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Press release from Business Wire

Iron Mountain Survey: Law Firms Closing the Gap Between Paper and Electronic Records

<p class='bwalignc'> <i>Findings show firms expanding their records management policy to include digital files, which can lead to improved collaboration, better client service and shortened time to revenue</i> </p>

Wednesday, January 25, 2012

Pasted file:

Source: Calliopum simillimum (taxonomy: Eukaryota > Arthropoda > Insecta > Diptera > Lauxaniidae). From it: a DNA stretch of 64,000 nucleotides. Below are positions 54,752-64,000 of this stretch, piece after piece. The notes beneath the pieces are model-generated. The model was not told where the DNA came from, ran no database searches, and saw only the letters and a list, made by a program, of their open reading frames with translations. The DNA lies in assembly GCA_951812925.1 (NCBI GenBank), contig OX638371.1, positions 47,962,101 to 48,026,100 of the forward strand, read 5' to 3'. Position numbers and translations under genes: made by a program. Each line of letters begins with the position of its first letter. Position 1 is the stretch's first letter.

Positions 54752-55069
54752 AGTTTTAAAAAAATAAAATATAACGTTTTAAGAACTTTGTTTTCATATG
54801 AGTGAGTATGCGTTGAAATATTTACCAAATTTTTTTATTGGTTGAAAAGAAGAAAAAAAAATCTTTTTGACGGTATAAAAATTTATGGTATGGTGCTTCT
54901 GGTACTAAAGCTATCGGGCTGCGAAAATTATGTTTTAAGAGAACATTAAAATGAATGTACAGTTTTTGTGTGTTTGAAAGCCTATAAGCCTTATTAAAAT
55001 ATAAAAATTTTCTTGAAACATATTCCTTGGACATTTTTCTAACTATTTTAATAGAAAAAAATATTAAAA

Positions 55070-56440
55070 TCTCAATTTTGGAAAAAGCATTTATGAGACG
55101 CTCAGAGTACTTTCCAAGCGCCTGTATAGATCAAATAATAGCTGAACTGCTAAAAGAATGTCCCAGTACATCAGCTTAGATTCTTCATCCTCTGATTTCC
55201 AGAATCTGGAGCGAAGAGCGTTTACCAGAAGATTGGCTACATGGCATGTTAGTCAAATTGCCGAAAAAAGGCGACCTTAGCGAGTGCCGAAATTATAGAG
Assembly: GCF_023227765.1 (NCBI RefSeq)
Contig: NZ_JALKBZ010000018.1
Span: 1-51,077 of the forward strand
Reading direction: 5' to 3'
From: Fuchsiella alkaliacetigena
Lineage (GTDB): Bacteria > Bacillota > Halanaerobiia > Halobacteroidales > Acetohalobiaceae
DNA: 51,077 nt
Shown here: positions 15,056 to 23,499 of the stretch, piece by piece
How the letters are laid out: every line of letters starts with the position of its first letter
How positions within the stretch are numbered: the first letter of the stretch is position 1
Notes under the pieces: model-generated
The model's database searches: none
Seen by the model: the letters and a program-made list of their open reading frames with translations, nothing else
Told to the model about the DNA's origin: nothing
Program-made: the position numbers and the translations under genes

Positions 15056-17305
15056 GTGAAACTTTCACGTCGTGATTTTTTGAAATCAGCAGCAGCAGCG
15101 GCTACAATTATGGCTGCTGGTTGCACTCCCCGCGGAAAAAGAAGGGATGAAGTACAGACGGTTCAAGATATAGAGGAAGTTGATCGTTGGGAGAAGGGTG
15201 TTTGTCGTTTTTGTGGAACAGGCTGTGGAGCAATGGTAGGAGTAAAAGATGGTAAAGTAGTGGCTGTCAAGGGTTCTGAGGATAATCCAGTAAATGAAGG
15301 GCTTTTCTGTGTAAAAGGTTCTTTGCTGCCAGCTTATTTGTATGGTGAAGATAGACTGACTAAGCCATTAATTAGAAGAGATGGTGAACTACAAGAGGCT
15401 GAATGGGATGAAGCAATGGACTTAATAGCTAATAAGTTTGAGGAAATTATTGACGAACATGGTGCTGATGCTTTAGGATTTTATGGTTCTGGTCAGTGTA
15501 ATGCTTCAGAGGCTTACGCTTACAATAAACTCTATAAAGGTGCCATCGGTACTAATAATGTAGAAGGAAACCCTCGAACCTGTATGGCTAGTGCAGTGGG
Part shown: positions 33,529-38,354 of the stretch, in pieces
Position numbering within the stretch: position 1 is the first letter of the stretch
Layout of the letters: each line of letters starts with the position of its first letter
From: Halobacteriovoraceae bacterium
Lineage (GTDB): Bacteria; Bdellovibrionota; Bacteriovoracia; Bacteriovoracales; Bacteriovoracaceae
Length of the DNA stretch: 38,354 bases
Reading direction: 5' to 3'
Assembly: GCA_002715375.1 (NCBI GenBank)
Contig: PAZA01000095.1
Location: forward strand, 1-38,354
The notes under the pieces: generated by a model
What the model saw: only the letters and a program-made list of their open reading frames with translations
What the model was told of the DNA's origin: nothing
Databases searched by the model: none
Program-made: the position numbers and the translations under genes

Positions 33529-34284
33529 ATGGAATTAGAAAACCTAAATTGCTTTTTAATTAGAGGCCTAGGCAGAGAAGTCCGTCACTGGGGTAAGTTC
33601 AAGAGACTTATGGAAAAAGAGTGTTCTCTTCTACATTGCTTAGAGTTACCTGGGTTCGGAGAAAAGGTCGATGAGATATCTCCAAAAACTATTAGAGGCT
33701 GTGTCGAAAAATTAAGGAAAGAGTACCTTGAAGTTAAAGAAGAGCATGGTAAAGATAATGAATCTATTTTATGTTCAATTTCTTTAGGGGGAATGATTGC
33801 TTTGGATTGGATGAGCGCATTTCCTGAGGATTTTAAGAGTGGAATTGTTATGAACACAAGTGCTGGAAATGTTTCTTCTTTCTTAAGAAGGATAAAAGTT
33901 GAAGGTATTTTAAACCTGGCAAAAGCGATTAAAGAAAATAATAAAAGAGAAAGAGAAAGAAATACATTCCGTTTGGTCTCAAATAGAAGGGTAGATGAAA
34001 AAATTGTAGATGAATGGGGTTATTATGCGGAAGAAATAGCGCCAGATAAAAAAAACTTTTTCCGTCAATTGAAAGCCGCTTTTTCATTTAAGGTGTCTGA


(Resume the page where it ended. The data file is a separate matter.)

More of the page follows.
Iron Mountain Survey: Law Firms Closing the Gap Between Paper and Electronic Records10:58 EST Wednesday, January 25, 2012 BOSTON (Business Wire) -- Like other organizations seeking speed and savings, law firms are making the transition from paper to electronic files. This comes according to a new survey by information management company Iron Mountain Incorporated (NYSE: IRM) that also found nearly one third haven't yet set policies for handling digital files. This survey of more than 200 law firm professionals regarding their firm's information management practices reveals an industry with established policies for storing, accessing and disposing of hardcopy documents – and one still working to adopt the same level of governance for electronic files. Chief among the findings, 28 percent of law firms say they have “gone paperless” (primarily use and maintain electronic files), or will in the next five years. An additional 29 percent are considering a plan to go this route as well. And while 79 percent of law firms have a records policy, 31 percent of those firms report that their policy only covers paper, not electronic records. The two findings suggest firms will have to broaden existing records management policies to include electronic files to accomplish their paperless objectives. As part of their mission to manage their information, respondents indicated that: The future is now – 10 percent of law firms surveyed have already made the transition from paper to primarily using electronic files; They don't have to go at it alone – When it comes to destroying client records, a key step in the paper-to-electronic transition, 45 percent of law firms have access to and are aware of the guidelines set forth by their local or state bar association; And they are destroying their paper the right way – Most are using destruction methods for their paper information that are secure, with 42 percent of law firms relying on a vendor to destroy paper documents, and 27 percent using office shredders. “For law firms, the benefits of using and managing electronic files are well understood – more efficient information workflows and easier access to information, which leads to faster legal analysis, improved collaboration, better client service and shorter time to revenue,” said Mike Holland, senior vice president and general manager, records management, Iron Mountain. “But many firms still need to unify paper and electronic records policies, a key step in their transition towards a less paper-intensive environment. The consistent application of policy across both paper and electronic information is the cornerstone of complying with attorney ethical responsibilities, data privacy regulations and cost-effective information management.” Law firms making this transition can borrow the successful practices learned by peers and organizations from other industries: First, know what you have – An effective records management program is equal parts inventory management, process implementation and policy enforcement. That first part, taking control of the records inventory, is often overlooked in the haste to design and deploy a policy. Taking the time to assess and document paper and electronic information assets – what they are, what to keep and what can be disposed of – is a key success factor. Use paper policy as an e-policy springboard – Firms with a strong policy for managing paper documents have a leg up in developing polices for handling electronic files. These firms have already addressed critical issues such as determining required retention periods, establishing post-matter close records procedures and training attorneys and staff on the process for final pre-destruction review of documents eligible for destruction. Have a plan for going paperless – If a paperless environment is the goal, have a plan to get there. With constrained internal resources, many firms engage experts familiar with law firms and digital conversion to help develop the transition strategy and implementation plan. A key element in the strategy will be a cost-effective and practical approach for converting needed paper documents to an electronic format. Set it, and then implement it – Once firms establish a unified information management policy, they must train employees and attorneys to implement it so the firm gets the cost and efficiency benefits. Audits to track adoption and compliance are critical. When done with paper, get rid of it the right way – Given law firms' large volume of paper-based information, they should make sure their paper disposal methods render the documents unreadable and establish a secure chain of custody to meet legal and regulatory obligations. To learn more about the “Iron Mountain Law Firm Information Management Benchmark Report,” click here to access the full survey findings and see how you measure up against your peers. About Iron Mountain Iron Mountain Incorporated (NYSE: IRM) provides information management services that help organizations lower the costs, risks and inefficiencies of managing their physical and digital data. The Company's solutions enable customers to protect and better use their information—regardless of its format, location or lifecycle stage—so they can optimize their business and ensure proper recovery, compliance and discovery. Founded in 1951, Iron Mountain manages billions of information assets, including business records, electronic files, medical data, emails and more for organizations around the world. Visit or follow the company on Twitter @IronMountain for more information. Iron MountainChristian T. Potts, 617-535-8721christian.potts@ironmountain.comorWeber ShandwickKristen Georgian,